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Chapter 6: Chocolate and Confectionery Products

Dairy-Based Ingredients
Pages 69-78
DOI: https://doi.org/10.1094/9780913250945.006
ISBN: 0-913250-94-5


Topics Covered

  • Chocolate Products
    • Dairy-Based Ingredients
    • Manufacturing Considerations
  • Confections
    • Dairy-Based Ingredients
    • Manufacturing Considerations
  • New Opportunities in Chocolate and Confections for Dairy-Based Ingredients
  • Troubleshooting

Introduction to Chapter

Confections belong to two categories depending on their crystalline or amorphous structure (1–3). Crystalline confectionery products include chocolate, creams, fudge, fondants, nougats, marshmallows, pralines, and pressed sweets or lozenges. The amorphous or noncrystalline products are hard or chewy caramels, taffy, toffee, and brittles. From the standpoint of dairy ingredient usage, milk chocolate, fudge, caramel, toffee, and pralines are the most significant.

Dairy-based ingredients used in confectionery products include whole milk powder, sweetened condensed milk, evaporated milk, milk crumb, butter, anhydrous butterfat, lactose, caseins, and whey products.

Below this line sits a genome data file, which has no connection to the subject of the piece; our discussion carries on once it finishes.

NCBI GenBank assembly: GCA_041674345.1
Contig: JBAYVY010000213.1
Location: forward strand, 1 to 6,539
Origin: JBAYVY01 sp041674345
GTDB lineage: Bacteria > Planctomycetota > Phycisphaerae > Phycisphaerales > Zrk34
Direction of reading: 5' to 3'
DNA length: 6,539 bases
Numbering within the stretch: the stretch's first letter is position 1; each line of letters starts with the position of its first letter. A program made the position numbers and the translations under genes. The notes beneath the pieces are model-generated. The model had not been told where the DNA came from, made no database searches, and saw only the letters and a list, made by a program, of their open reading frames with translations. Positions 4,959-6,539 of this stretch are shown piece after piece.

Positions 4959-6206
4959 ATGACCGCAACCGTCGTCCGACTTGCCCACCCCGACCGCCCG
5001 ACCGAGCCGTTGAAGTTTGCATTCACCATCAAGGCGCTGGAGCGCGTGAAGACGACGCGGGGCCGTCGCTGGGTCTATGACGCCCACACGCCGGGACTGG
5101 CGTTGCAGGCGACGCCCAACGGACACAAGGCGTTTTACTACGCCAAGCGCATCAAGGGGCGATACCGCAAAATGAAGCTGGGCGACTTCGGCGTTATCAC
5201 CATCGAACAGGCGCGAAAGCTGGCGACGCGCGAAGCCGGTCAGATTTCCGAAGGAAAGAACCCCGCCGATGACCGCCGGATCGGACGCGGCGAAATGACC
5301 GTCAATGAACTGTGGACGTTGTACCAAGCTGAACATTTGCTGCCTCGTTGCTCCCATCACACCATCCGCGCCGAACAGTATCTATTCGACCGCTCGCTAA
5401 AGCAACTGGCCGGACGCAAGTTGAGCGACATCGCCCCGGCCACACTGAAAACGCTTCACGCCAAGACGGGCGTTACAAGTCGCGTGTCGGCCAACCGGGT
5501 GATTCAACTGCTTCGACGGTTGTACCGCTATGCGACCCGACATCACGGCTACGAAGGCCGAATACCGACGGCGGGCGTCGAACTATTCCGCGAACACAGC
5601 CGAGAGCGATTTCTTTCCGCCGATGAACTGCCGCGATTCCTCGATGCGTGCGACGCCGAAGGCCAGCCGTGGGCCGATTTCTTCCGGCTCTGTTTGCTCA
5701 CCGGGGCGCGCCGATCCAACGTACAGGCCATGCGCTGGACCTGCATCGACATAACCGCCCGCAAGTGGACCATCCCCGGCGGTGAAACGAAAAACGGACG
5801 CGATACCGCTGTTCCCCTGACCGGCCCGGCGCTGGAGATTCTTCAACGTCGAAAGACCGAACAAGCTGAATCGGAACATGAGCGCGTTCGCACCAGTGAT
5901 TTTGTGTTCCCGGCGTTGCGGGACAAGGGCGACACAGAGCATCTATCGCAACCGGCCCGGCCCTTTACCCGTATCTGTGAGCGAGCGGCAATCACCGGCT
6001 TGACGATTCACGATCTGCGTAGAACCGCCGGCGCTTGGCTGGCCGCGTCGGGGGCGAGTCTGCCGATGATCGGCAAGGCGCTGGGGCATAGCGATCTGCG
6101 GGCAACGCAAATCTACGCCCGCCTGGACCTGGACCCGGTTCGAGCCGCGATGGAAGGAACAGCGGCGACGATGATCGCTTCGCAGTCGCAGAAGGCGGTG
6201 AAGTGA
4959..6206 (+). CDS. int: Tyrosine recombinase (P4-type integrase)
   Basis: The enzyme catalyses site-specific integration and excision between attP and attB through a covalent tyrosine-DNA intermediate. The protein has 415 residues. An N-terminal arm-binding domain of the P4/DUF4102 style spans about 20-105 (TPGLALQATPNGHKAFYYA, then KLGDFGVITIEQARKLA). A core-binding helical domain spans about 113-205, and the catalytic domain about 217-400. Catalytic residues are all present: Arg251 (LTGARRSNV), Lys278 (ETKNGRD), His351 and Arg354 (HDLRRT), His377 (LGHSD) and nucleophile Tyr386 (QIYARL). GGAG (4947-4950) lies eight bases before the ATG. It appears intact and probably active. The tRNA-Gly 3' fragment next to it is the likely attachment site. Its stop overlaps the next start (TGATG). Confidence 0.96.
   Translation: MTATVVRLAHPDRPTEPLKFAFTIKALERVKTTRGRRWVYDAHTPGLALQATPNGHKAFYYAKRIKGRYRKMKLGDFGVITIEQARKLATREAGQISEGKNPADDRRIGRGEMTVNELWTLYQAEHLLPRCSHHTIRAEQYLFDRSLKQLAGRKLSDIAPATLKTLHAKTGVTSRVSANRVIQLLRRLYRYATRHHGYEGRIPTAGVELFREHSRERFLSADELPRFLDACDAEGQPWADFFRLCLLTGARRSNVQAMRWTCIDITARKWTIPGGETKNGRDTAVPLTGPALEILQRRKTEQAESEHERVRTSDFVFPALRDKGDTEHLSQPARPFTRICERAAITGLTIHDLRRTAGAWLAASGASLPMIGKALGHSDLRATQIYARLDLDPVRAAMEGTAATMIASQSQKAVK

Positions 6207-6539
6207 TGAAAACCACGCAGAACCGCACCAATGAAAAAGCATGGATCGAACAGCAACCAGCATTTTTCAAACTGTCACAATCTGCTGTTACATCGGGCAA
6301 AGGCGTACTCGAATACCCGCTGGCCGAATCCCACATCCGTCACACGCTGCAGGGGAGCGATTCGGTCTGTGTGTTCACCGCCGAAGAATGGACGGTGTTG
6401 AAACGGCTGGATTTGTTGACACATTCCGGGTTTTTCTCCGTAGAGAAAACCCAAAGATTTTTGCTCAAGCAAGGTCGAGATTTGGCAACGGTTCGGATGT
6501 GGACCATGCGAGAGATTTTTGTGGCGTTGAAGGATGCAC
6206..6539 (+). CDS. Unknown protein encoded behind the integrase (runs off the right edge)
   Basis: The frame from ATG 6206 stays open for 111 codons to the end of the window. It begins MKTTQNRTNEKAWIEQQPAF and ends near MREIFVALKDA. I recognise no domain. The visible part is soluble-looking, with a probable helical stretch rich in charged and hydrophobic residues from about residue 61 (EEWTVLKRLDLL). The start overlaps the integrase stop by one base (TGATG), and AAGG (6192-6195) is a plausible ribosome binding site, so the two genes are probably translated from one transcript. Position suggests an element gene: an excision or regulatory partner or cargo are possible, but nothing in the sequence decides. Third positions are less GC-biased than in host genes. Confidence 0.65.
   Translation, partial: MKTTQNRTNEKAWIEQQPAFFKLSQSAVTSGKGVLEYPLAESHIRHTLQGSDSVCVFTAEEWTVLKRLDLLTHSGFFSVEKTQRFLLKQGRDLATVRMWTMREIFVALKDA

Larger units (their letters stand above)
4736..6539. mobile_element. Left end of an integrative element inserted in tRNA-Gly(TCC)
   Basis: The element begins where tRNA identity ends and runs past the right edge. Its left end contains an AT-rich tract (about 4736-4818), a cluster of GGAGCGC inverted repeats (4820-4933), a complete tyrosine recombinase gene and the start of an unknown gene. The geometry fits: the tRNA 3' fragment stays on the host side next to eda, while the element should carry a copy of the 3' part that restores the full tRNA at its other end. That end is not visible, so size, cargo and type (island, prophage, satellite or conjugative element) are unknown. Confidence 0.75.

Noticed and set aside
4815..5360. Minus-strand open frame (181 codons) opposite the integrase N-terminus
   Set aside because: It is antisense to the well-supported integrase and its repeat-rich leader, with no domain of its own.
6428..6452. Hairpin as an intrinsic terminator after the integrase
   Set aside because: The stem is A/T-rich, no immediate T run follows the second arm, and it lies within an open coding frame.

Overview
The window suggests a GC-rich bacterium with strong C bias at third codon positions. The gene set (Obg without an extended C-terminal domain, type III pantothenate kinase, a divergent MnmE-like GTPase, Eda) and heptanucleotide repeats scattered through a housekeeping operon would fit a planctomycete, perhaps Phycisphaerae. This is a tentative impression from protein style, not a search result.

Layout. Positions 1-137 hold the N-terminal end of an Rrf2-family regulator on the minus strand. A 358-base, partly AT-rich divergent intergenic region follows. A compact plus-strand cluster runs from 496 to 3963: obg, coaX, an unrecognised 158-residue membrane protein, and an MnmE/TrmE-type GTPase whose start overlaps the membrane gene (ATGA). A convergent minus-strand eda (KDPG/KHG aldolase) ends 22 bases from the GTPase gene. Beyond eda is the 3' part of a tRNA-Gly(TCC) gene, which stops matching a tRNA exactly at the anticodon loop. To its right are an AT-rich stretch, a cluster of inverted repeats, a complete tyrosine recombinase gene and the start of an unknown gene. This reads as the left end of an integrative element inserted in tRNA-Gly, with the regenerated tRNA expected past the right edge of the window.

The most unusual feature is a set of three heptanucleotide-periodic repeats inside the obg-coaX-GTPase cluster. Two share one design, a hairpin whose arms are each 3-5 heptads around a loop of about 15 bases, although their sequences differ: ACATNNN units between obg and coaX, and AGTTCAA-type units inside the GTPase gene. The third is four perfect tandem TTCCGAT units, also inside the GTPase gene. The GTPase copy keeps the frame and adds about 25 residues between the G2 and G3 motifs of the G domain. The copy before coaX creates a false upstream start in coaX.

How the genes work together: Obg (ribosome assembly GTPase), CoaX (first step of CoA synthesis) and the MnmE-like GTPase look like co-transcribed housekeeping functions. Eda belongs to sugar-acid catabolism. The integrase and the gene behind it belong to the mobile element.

Large manufacturers tend to purchase fluid milk for conversion into condensed or dry milks by proprietary processes in their own plants. In general, this allows them economies of scale as well as control of quality and functional properties in their products for a competitive edge. Since confections are extremely low-moisture foods, small manufacturers prefer to purchase concentrated sources of milk solids.

Dairy-based ingredients are natural, traditional ingredients that contribute desirable flavor, texture, and color to the products. They enhance the nutritional value, particularly the protein and calcium profiles. Milkfat, milk proteins, and lactose impart desirable functionality either in their native form or by interaction with other confectionery ingredients (2,3). These ingredients have been described earlier. Their functional attributes are described in Table 6-1.

The functional properties of dairy ingredients must be compatible with the composition and process used in the confection manufacture. Confections may contain reducing sugars and high levels of sugars, starches, and fats. Processing conditions involve exposure to temperatures exceeding 100°C (212°F) for extended periods of time. Therefore, interactions among carbohydrates, proteins, and lipids of ingredients leading to formation of color and generation of flavor and texture in the finished product need to be balanced.